Hip-hop group dedicates tour and album to friends

Courtesy Photo

On Sept. 7, Atmosphere released the double EP, “To All My Friends, Blood Makes The Blade Holy: The Atmosphere EPs.”

The tour’s name, “To All My Friends,” reflects the love and loyalty the group has for its fans. It will be coming to Vegas on Oct. 1.

But Slug, the rapper of the group, never imagined he would be making a living out of his childhood love of music. Growing up in Minneapolis in the ‘80s, he absorbed the growing hip-hop movement that started on the East and West coasts.

“I grew up in a neighborhood full of brown babies with white moms, so when hip-hop hit, it kinda hit our whole neighborhood,” Slug said. “It wasn’t really a thing I had to search and seek out and find other people. All of us were into it.”

Slug, born Sean Daley, immersed himself in the merging hip-hop culture of graffiti, deejays, break-dancing and rap

Naturally, when he befriended artists Spawn, Musab and Ant, they began making music that shaped the ‘90s hip-hop culture of the Twin Cities. Their musical relationship continued in various forms as they devoted themselves to hip-hop.

Not being on a major label has allowed Atmosphere to develop in a way that is uncommon in the disposable pop culture often associated with rap, Slug said.

“It’s always been a desire to achieve validation. I mean, let’s be real, that’s kind of what childhood is about,” Slug said, explaining that hip-hop isn’t a job to him — it’s a way of life. “That’s what life’s about, if I wanna be real. ‘Cause I’m almost 40 and here I am trying to achieve validation.”

And though the group is currently on tour, the lifestyle of living on the road as a famous hip-hop artist isn’t what Slug is concerned with. Instead, he enjoys recording, which allows him to be home and around his family.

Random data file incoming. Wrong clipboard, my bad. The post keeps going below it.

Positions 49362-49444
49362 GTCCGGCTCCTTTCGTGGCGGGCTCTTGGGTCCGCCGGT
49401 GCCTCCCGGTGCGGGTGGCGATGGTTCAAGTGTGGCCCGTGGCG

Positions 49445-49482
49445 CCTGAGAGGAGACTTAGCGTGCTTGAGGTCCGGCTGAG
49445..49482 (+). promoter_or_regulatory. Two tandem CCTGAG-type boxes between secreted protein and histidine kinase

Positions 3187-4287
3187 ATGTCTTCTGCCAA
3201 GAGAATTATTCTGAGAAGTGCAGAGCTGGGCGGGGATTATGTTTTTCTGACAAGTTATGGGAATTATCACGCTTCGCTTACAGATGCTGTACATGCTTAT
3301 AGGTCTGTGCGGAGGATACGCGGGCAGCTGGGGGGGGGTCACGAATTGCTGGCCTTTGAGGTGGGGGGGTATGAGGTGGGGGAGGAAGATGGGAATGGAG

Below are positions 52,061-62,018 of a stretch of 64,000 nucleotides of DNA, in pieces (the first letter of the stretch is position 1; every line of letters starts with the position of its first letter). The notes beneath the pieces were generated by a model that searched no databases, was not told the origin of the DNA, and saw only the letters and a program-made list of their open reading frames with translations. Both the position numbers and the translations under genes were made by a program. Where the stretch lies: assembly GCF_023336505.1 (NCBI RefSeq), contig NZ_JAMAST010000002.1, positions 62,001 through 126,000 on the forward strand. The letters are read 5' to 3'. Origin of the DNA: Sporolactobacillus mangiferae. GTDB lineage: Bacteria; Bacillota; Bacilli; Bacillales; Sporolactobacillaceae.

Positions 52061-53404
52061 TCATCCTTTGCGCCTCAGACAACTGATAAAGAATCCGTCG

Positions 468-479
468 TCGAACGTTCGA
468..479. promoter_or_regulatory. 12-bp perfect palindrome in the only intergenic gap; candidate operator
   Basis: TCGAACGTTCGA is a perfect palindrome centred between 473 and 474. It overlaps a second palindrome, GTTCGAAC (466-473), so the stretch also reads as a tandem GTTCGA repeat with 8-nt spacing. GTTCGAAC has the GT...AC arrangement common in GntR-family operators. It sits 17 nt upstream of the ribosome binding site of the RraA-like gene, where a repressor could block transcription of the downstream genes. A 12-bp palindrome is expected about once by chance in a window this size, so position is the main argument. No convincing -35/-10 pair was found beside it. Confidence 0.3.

“I still love touring. I’m just not the kind of guy that’s gonna get wasted with you afterwards,”
Slug said.

While on tour, Slug said he likes to catch up with writing and reading. His current pick? Robin Kelly’s biography of Thelonious Monk, who at one time worked at one of Minneapolis’ largest jazz record stores.

“I took the records home.” he said. “I started understanding the communication and the use of it.”

Although Slug does not consider himself a “jazz head,” he obviously draws inspiration from a variety of music outside of hip-hop. For example, Tom Waits appeared on Atmosphere’s last album.

Slug found inspiration, early on, in writers like Jack Kerouac and Charles Bukowski, but he now prefers the detective stories of John Sandford.

“There’s just something in the rhythm that just f—s me up. I want to write music like that,” Slug said.
Aside from the new EP, Atmosphere has plans for a full length album soon.

Slug, along with the band, will be doing a meet and greet at Zia Records the day before their show on Oct. 1 at the House of Blues.